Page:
Ida refused to give up her seat saying that the other car was a smoker and she was in the ladies’ car. The conductor tried to remove her and she held on to the seat and bit the back of his hand. He then went for help from two other men and the three of them succeeded in dragging her out of the train.

Ida hired an attorney, who was paid off by the company, then hired another attorney who won the case in the local circuit court with an award of $500. The company appealed, however, and the decision was overturned by the Tennessee Supreme Court.

Sojourner Truth
Sojourner Truth (source)

Sojourner Truth (source)

In 1865, Sojourner Truth refused to give up her seat and challenged the segregated horse car system in Washington DC. Usually drivers refused to stop when she wanted to ride, even when they did, they insisted that she ride in the Jim Crow car. Sojourner complained to the president of the car system and the Jim Crow car was removed.

Once when a driver refused to stop, she began yelling “I want to ride!” It startled so many people that traffic came to a stop and she was able to get on the horse car. When told to go ride up where the horses were, outside the actual car, she refused. She told him she wasn’t from Virginia or Maryland, but New York, and knew the law and wouldn’t be intimidated!

On another occasion she was slammed up against a door. Reporting the incident got the driver dismissed. Sojourner continued her riding campaign, encouraging others to do the same. According to Margaret Washington, “She acted boldly, and with flair. She knew that because her name was known, she could focus attention on the illegality and injustice of segregation. She repeated her ride-ins often enough and over a long enough period of time to drive home her point.”

Elizabeth Jennings Graham
Elizabeth Jennings Graham c. 1895 (source)

Elizabeth Jennings Graham c. 1895 (source)

Elizabeth Jennings was a schoolteacher and the church organist at the First Colored American Congregational Church in New York City, and on July 16th, 1864 she was running late. She and her friend, Sarah Adams, hailed a horse-drawn streetcar and didn’t notice if there was a sign saying that “Negro Persons” were allowed on the car. The conductor told them to get off and Elizabeth refused telling him he was an “impudent fellow for insulting decent persons while on their way to church.”

Sarah got off, but Elizabeth clung to the window frame when he tried to force her off. The conductor drove on, but stopped when he saw a police officer. When the officer boarded, he pushed Elizabeth off of the car and to the sidewalk, damaging her bonnet and dress.

Elizabeth wrote a letter detailing her treatment. It was read in church and sent to Horace Greeley’s newspaper, The New York Daily Tribune. Her father also contacted a lawyer, Chester Arthur, the future US President. Arthur won the case against the Third Avenue Railway Company, saying that “colored persons” couldn’t be kept off of public transportation by company rules “nor by force or violence.”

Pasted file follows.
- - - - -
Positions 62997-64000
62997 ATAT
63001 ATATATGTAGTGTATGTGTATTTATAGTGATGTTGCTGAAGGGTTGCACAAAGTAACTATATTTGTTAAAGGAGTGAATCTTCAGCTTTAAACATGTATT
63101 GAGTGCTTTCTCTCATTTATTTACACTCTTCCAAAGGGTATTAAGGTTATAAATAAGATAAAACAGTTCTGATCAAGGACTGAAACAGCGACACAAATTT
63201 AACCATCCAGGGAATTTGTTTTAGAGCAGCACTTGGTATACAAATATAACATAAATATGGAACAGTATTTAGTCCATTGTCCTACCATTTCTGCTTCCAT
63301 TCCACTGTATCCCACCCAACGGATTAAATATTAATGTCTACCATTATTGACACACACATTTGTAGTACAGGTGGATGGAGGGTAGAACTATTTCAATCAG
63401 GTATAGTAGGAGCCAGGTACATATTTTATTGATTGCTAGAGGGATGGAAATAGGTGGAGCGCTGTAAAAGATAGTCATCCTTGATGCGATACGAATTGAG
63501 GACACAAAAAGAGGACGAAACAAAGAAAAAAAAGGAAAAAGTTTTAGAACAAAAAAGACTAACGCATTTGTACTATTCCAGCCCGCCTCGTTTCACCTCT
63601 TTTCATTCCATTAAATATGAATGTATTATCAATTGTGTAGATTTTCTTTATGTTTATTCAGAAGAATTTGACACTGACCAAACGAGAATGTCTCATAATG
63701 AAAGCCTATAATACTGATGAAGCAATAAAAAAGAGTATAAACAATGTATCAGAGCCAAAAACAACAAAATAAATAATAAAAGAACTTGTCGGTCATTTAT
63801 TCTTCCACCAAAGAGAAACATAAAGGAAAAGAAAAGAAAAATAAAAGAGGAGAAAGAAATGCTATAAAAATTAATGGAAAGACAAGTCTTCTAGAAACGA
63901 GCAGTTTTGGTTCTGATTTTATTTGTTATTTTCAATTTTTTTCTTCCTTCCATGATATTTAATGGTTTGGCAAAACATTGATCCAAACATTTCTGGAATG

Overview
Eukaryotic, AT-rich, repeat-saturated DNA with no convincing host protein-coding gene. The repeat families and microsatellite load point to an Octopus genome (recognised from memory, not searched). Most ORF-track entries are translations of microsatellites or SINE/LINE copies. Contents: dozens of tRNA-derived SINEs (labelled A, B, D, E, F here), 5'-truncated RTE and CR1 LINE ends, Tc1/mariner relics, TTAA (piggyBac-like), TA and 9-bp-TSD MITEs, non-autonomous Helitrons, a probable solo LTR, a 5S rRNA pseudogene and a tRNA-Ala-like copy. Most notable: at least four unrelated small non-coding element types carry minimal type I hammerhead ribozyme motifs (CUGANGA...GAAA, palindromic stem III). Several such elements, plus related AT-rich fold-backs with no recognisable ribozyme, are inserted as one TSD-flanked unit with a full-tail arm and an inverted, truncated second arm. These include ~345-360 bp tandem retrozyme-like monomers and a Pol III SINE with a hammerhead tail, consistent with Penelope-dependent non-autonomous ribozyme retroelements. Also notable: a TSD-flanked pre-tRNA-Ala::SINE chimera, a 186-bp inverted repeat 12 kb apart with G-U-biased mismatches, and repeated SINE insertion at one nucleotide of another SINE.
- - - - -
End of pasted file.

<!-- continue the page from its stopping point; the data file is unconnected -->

Frances Watkins Harper
Frances Watkins Harper (source)

Frances Watkins Harper (source)

Frances Watkins Harper was writer, teacher, and public speaker, lecturing on abolitionism, prohibition, and women’s suffrage, both before and after the Civil War. During the Reconstruction era, she also traveled in the south to report on living conditions of freedmen.  In April of 1858, while traveling in Pennsylvania, she was asked to leave one of the city cars. She refused and told her own story in a letter to William Lloyd Garrison’s paper The Liberator.

“The other day, in attempting to ride in one of the city cars, after I had entered, the conductor came to me, and wanted me to go out on the platform. Now, was not that brave and noble? As a matter of course, I did not. Some one interfered, and asked or requested that I might be permitted to sit in a corner. I did not move, but kept the same seat. When I was about to leave, he refused my money, and I threw it down on the car floor, and got out, after I had ridden as far as I wished. Such Impudence!”

"The Liberator" (April 23, 1858) article by Frances Watkins Harper

“The Liberator” (April 23, 1858) article by Frances Watkins Harper

Resources
Browder v. Gayle: The Women Before Rosa Parks
Keys v. Carolina Coach Co. at Wikipedia
Irene Morgan v. Commonwealth of Virginia
Ida B. Wells and Her Passion for Justice
Sojourner Truth: A Life Led By Faith
The Narrative of Sojourner Truth by Margaret Washington
The Schoolteacher on the Streetcar (Elizabeth Jennings)
The Liberator (April 23, 1858) – article written by Frances Watkins Harper

Celebrating Black History Month Part 1

During Black History Month, I’ve been highlighting at least one black woman each day on the Saints, Sisters, and Sluts Facebook page. I share other people’s posts, but I’ve made an effort to post at least one woman each day that is new to me or that I’ve learned something new about, and I’ve learned so much. However, there are people who follow the blog or follow me on twitter that don’t see the Facebook posts, so I decided to post that information here as well. It will also give me a handy place to refer to, because some of these women I want to learn more about, possibly for future blog posts.

All of the women I’ve posted have been African Americans. I didn’t necessarily intend it to be that way, Canada and Britain celebrate as well, there are two women Presidents in Africa now, and black women who have won the Nobel Peace Prize recently, but there is so much of my own country’s history that I still don’t know, so I just went where my search led me. There are many more women who could be highlighted, 28 days just isn’t enough. I’m going to break this up into several posts to keep them relatively short and readable. Please comment and let me know who your favorites are or more information about these women.

Maggie L. Walker

Maggie L. Walker

Maggie Lena Walker